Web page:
All of which makes Liz Williams work more remarkable, since she instead developed a language which finds its grammar in the hieratic, totemic and folk traditions of ceramic sculpture, rather than the florid and gilded excesses of the China cabinet. Just how this came about makes for an interesting story.

Williams has been making ceramics for forty or more years and she is certainly well-trained, although her sculptural work reveals no direct influences from Milton Moon, Gwyn Hanssen Pigott or Paul Soldner, teachers she had direct contact with during the 1970s and early 1980s. Her formal education encompassed both the Anglo-Oriental tradition of functional pottery (the celadon bowls which kept reappearing throughout her working life were markers of a tradition she honoured, even if her artistic output took a very different form) and the experimental approaches of Californian ceramics, all of this during a period when ceramics was arguably enjoying its most diverse and rambunctious phase.

Williams was among the first generation of ceramic artists trained in this country where everything – information, publications, techniques, materials and styles – suddenly became available. It was simply all there for the taking. Faced with this confusion of riches, Williams did the sensible thing: she began to work through her artistic options.

Her early work was not strident but neither was it shy. She moved from functional stoneware to raku, gradually altering the vessel form and experimenting with decorative techniques.

In Los Angeles she worked with Paul Soldner at Scripps College and she often travelled to San Francisco, looking long and hard at the Avery Brundage Collection, one of the world’s great collections of Asian art, then housed in a wing of the M. H. de Young Memorial Museum in Golden Gate Park.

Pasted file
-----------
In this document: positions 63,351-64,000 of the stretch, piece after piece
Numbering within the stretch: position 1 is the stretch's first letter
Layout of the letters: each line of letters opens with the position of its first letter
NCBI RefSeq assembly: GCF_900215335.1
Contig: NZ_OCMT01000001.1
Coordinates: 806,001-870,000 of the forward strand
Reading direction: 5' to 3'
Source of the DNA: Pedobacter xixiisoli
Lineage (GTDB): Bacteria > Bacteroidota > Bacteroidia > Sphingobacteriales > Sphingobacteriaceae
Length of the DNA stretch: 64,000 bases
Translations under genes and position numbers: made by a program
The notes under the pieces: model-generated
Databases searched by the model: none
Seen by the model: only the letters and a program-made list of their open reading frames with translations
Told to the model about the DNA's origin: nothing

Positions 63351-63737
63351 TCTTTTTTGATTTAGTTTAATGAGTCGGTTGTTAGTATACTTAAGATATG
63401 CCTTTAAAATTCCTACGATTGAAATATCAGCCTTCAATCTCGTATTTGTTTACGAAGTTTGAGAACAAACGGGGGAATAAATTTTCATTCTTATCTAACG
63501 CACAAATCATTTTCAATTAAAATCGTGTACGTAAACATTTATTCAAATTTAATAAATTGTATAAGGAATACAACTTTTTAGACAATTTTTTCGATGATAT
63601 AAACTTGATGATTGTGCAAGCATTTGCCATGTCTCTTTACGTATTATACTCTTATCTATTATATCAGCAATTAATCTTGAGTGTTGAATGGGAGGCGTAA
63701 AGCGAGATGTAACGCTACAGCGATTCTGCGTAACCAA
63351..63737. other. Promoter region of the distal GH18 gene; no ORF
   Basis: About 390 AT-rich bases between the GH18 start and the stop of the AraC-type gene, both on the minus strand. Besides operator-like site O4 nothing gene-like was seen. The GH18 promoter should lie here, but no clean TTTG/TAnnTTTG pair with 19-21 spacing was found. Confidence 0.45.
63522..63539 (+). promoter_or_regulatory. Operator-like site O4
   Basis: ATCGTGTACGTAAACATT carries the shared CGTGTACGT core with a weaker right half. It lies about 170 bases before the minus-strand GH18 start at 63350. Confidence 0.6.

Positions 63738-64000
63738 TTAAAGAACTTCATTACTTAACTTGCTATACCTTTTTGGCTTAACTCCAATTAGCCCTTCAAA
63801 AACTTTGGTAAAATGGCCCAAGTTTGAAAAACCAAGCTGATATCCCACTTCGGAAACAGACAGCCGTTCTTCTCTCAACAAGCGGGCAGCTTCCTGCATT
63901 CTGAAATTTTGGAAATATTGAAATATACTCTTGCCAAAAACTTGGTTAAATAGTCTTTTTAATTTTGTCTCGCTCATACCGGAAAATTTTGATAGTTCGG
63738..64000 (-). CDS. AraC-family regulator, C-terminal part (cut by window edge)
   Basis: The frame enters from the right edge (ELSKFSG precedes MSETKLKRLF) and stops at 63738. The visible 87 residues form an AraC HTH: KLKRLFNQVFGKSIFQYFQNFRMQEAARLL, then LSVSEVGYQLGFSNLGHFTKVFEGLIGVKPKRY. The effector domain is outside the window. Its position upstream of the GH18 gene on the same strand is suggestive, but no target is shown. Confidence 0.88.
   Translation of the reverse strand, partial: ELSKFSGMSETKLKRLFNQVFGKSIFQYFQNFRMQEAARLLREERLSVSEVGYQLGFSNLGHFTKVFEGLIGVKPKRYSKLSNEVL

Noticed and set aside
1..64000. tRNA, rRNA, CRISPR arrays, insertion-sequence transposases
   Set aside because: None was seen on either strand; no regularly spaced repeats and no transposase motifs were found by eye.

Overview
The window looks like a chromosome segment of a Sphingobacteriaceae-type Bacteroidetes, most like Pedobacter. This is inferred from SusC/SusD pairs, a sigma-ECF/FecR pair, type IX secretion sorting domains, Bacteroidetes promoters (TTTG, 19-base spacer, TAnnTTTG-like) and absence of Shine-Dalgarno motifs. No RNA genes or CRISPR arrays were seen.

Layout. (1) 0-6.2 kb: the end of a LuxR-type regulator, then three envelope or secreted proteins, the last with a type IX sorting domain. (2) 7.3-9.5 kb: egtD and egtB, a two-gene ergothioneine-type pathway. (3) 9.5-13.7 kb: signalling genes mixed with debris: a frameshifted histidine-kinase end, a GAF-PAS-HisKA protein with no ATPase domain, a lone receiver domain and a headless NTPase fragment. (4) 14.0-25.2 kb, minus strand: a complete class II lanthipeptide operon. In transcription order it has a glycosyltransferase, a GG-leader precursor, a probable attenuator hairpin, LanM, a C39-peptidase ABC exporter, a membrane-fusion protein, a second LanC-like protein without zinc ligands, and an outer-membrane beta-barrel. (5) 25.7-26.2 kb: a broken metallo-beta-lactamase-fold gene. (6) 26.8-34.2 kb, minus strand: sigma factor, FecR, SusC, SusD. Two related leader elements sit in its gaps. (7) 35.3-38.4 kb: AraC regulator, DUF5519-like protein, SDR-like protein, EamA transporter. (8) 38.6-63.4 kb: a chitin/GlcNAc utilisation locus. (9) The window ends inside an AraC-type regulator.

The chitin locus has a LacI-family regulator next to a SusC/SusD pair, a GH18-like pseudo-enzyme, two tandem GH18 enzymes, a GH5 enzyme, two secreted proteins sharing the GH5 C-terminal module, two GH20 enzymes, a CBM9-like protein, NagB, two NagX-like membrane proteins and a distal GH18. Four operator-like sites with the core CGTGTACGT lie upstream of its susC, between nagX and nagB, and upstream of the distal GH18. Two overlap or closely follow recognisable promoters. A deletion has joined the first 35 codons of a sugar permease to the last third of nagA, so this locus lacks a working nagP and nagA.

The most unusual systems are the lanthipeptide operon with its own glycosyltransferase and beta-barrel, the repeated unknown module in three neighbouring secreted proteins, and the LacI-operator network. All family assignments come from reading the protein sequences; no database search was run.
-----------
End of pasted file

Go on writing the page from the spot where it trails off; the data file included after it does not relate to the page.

She became fascinated by the relationship of Chinese ceramics with bronzes, and her work at this time shows the influence of formal and decorative devices sourced from these archaic works, successfully translated into a contemporary, personal idiom. Although this work would not provide Williams with her mature artistic destination, it demonstrated an increasing ability to interpret, a facility which would stand her in good stead.

When tracing the development of her current work – these still, carefully modelled and rather reductive figures – one searches for the moment where the decorated vessel finally transited into the unadorned, sculpted figure: where glaze and colour gave way to plain clay and the subtleties of posture. None of this happens suddenly, over the course of a day or even a year, but looking back it is often possible to identify a time or place which seems to provide the necessary impetus for a profound change to occur.

In 1993, as part of the national Ceramics Conference held in Adelaide, Liz Williams held an exhibition of figurative ceramics at the Adelaide Central School of Art Gallery. Titled Recuerdos (which may be translated as meaning memories, memorabilia or even remembrances) this work called on experiences she had accumulated during a study tour of the US and Mexico in 1991. Groups of clay figures were lit by candles, at once evoking a church and a reliquary, Spanish Catholicism and the rich tradition of pre-Columbian America.